The House Just Voted to Ban Those Tiny Pieces of Plastic in Your Toothpaste | Mother Jones

A sample of microbeads collected in Lake Erie 

Yesterday, the US House of Representatives voted to phase out microbeads, the little pieces of plastic that act as exfoliants in personal-care products ranging fromface wash to toothpaste. The bill, which was introduced last year by Rep. Frank Pallone (D-N.J.), would ban the use of synthetic microplastics in cosmetics by 2018. Sens. Debbie Stabenow (D-Mich.) and Gary Peters (D-Mich.) introduced companion legislation in May.

Environmental advocates have expressed concern for years over the beads, which are so small that they aren't caught in water treatment plants. There are roughly 300,000 microbeads in a single tube of face wash; by some estimates, Americans dump roughly 300 tons of the beads per year into US waterways. The microplastics, which serve as a sponge for toxins, are frequently confused by fish as food and make their way up the food chain—they've turned up in tuna and swordfish.

Several states have enacted microbead bans, starting with Illinois in 2014. California passed the strictest legislation yet in October this year, banning both synthetic and biodegradable plastics. (Many experts argue that there is no such thing as plastic that can biodegrade in ocean conditions.) If it becomes law, the national legislation, which only focuses on synthetic plastics, would supersede these state bans.

Here are a few products with and without the plastic beads. If you're curious about a product you use, look for polyethylene on the ingredient list.

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87% of Earth's population lives where the air is toxic

Air pollution in China is getting a lot of press in recent times, especially with sad milestones like the first-ever smog 'Red Alert' in Beijing, but breathing clean air isn't just a dream for the Chinese. A new study published in the journal Environmental Science & Technology confirms, once again, sadly, that exposure to ambient air pollution is a global health crisis.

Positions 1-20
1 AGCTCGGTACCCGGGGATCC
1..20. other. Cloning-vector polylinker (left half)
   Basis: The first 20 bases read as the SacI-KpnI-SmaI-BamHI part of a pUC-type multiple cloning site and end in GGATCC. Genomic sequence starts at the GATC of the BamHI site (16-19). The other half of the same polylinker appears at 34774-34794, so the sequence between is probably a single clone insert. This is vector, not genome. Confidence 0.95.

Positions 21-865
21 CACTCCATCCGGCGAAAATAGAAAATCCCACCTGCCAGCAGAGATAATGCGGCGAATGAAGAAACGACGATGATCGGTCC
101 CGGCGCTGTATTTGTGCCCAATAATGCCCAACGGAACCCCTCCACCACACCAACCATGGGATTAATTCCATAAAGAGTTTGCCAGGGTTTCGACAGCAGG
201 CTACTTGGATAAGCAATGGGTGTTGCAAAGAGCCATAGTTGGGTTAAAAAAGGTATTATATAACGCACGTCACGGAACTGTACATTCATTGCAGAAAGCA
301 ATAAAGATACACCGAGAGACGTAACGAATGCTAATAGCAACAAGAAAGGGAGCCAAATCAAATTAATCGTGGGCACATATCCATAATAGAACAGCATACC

The researchers looked at areas where concentrations of tiny particulate matter in the air (PM2.5) exceeds limits set by the World Health Organization (WHO). By overlaying these areas (which you can see on the map below) with population density maps, they found that 87% of the world's population lived in areas where the air is worse than what should be permitted according to WHO guidelines (using 2013 data, as it takes a while to gather global stats). China and India are in particularly bad shape, 0.4% of people in China and 0.01% in India living in areas meeting WHO levels.

Air quality map ACS ESTACS/Promo image

Between 1990 and 2013, global population-weighted PM2.5 increased by 20.4%. In other words, the average person on Earth in 2013 was exposed to 1/5 more PM2.5 than in 1990. This was mostly driven by pollution increases in South Asia, Southeast Asia, and China.

But averages can be misleading, like with the man who drowned crossing a river that was just 3 feet deep on average... In richer countries, decreases in population-weighted concentrations of PM2.5 could be found. As you can see on the map, most of North-America isn't doing too bad on PM2.5 (though that doesn't mean that there's not air pollution or that things can't be even better.

The researchers also look at population-weighted concentrations of ozone pollution: Between 1990 and 2013, there was a global increase of 8.9%, with increases in most countries, except for some modest reductions in North America, parts of Europe, and several countries in Southeast Asia.

Here are some highlights from the findings:

"The highest concentrations of PM2.5 were evident in northern Africa and the Middle East due to emissions of windblown mineral dust; and in South and East Asia—especially in northern India and eastern China—due to combustion emissions from multiple sources including household solid fuel use, coal fired power plant emissions, landscape fires, industrial and transportation-related emissions."

"35% of global population resided in areas with concentrations above the WHO Interim Target 1 of 35 μg/m3 annual average PM2.5 with nearly all of the most extreme (>65 μg/m3) concentrations experienced by populations in China and India."

"Large relative increases [in estimated PM2.5 concentrations] were apparent in Western Canada, parts of South America, the Middle East, India and China. Somewhat similar patterns were also evident for ozone."

Ship with smokeWikimedia/Public Domain

Via Environmental Science & TechnologyGCG